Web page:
Despite yesterday’s raising of the nation’s debt ceiling and approval of deficit reductions, we still don’t know how much of a hit the defense budget will take when all is said and done. The White House Fact Sheet on the deal touts $350 billion in cuts to the base defense budget (known as function 050) over ten years, but that number doesn’t appear in the actual document passed by Congress. And the 12-member special Congressional committee, or Super Congress, tasked with hammering out the true size of the cuts by November in order to avoid an automatic $500 billion defense cut if no agreement can be reached won’t be named for another two weeks. Oh to be a fly on the wall of those discussions.
In other words, the $350 billion is hardly etched in stone. At best, it’s a starting point for debate.
Todd Harrison of the Center for Strategic and Budgetary Assessments says that it is his understanding that the $350 billion replaces the $400 billion in defense cuts spread out over twelve years president Obama called for in April, and that since the Pentagon has been working on a plan for how they would deal with the larger cut already, “this should dovetail nicely” with their plans. It’s also important to note that part of the overall defense cuts will include the departments of Homeland Security, Veterans Affairs, the National Nuclear Security Administration, the intelligence community management account, and the State Department’s budget function 150 (international affairs). Once all of those accounts are taken into consideration, Harrison says current estimates call for about $420 billion in cuts across the board over ten years. This entire base defense budget was $688.5 billion in fiscal year (FY) 2011, according to the Stimson Center's Budgeting for Foreign Affairs and Defense program.
It’s not clear yet where the political will is going to be to decide what to cut, Harrison says. One way or another Congress is going to have to consider changes to some of the programs it hasn’t been willing to consider in the past like the Tricare health care system, or changes to the military retirement system, “maybe switching away from a pension system to a defined contribution plan like a 401(k),” he adds, “and quite frankly looking at serious changes in force structure.”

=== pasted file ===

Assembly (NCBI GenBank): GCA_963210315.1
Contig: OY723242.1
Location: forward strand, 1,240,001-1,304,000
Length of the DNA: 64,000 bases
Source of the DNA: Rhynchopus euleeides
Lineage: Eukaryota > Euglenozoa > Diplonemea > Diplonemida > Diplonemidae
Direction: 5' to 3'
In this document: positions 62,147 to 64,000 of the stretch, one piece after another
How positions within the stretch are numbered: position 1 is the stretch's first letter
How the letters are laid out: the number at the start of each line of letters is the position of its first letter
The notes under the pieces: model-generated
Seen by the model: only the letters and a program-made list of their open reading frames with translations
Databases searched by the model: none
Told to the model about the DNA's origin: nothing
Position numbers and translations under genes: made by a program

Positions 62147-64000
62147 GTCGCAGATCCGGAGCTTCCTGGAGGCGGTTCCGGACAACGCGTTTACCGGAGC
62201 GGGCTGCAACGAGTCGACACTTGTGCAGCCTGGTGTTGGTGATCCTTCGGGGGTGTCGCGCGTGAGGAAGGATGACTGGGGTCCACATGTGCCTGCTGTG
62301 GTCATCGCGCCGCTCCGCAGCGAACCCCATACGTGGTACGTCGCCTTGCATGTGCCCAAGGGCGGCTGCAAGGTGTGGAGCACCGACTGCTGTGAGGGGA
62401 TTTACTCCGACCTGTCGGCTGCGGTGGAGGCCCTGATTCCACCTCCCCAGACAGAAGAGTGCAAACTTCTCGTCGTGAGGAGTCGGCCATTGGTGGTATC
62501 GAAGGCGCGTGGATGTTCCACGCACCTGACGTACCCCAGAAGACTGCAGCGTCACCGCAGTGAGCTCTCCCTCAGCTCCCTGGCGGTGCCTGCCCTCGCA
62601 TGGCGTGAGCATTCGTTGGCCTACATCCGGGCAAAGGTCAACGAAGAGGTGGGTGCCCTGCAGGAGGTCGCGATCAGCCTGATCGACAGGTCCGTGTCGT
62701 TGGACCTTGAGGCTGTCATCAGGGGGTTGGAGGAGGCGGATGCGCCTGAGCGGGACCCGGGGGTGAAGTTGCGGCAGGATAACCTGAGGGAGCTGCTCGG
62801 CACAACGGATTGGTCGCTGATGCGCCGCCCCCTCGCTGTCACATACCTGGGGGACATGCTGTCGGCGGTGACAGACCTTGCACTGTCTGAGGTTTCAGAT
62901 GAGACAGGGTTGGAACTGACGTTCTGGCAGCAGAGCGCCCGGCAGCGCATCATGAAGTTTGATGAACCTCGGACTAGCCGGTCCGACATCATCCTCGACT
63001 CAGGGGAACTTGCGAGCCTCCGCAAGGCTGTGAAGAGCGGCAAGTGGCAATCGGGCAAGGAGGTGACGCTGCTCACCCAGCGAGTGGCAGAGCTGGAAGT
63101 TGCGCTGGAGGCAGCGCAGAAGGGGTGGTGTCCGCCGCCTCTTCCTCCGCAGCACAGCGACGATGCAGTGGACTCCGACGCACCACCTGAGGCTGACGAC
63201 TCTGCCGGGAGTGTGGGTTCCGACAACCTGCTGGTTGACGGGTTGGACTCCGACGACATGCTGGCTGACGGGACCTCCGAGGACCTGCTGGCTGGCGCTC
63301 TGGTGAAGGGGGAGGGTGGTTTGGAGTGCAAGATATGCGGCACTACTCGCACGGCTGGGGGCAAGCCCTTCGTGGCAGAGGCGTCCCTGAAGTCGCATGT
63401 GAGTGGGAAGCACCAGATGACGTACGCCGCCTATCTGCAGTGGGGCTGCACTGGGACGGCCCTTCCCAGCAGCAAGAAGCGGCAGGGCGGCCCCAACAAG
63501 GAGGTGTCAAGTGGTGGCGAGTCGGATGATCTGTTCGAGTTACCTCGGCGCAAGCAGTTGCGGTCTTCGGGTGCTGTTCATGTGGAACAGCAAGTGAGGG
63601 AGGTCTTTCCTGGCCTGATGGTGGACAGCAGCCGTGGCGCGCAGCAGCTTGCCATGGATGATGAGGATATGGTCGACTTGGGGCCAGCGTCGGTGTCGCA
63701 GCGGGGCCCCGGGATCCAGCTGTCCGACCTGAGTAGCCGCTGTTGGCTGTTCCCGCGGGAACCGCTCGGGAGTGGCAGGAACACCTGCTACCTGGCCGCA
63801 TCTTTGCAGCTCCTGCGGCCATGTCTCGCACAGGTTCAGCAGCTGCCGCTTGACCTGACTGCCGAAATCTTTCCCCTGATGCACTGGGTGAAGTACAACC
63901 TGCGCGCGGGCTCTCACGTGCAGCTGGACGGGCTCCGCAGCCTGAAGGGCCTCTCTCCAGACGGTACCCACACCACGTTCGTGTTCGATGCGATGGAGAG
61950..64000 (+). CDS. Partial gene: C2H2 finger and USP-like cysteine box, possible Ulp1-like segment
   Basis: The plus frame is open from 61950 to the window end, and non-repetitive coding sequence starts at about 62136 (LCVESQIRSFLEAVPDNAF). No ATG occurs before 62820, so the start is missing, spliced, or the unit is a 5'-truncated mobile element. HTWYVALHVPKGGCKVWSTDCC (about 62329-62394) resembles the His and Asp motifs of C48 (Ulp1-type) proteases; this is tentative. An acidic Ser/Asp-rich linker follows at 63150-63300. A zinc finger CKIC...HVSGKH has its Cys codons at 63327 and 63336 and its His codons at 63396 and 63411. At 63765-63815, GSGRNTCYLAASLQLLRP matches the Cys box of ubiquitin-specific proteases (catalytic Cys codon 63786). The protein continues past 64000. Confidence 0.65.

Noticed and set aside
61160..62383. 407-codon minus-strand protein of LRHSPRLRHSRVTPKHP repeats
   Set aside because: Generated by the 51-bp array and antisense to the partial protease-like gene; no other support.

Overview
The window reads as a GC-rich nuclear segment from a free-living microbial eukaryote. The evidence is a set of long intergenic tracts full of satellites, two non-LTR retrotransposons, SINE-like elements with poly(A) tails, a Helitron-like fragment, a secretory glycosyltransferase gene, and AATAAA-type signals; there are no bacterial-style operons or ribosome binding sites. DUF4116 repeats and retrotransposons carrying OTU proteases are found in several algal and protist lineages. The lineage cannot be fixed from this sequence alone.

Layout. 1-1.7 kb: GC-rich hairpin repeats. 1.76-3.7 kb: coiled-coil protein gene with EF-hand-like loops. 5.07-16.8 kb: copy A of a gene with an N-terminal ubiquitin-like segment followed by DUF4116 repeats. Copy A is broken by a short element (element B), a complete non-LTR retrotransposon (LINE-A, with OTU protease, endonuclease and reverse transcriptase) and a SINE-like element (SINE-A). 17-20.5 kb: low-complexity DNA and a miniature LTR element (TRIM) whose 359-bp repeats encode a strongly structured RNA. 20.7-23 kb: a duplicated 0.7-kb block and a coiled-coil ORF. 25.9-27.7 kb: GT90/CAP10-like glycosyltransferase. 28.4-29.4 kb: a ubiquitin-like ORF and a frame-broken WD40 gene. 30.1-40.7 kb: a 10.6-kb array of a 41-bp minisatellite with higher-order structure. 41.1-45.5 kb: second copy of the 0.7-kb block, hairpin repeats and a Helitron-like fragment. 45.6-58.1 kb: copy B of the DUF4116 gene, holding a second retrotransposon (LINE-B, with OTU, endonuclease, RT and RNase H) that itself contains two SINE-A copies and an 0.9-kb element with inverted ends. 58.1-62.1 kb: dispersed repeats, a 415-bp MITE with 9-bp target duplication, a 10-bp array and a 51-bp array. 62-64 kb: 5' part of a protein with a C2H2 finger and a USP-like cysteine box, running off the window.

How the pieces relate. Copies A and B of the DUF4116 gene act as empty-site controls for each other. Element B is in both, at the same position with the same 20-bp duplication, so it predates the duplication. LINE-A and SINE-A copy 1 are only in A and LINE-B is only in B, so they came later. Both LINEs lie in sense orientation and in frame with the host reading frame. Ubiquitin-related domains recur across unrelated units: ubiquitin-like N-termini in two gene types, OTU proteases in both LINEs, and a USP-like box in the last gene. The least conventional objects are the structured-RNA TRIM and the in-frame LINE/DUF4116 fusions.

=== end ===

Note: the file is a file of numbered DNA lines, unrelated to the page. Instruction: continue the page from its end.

This is going to be a huge issue for the Army in particular, and the incoming Chief of Staff, Gen. Raymond Odierno, told a Senate panel last month that since 40 percent of the Army’s budget is spent on personnel, the coming cuts will have to come at least in part “in force structure.” The plan, as it stands now, is to reduce the size of the Army from the current 569,400 active-duty soldiers by 49,000 starting in 2013, with 22,000 leaving by 2015, followed by another 27,000 once the first cut is complete. “The DoD’s just going to have to make trades between things like O&M [operations and maintenance,]” Harrison said, “and personnel costs, and things like acquisition funding.”
Still, Stephen Daggett of the Congressional Research Service told me that he sees “pretty limited savings in personnel,” adding that “I think in the appropriations bill there will be a hack at O&M money, because Congress wants to protect money for guns and bombs, so there’s going to be pressure on readiness.”
There’s a lot for the Super Congress to chew on here, and for the entire Congressional body to weigh this fall once they have to get serious about putting this entire package together. Adding to the din will be the Pentagon’s “comprehensive review” of its overall strategy scheduled to be completed in the September/October time frame. If you thought this summer was hot, just wait for the fall.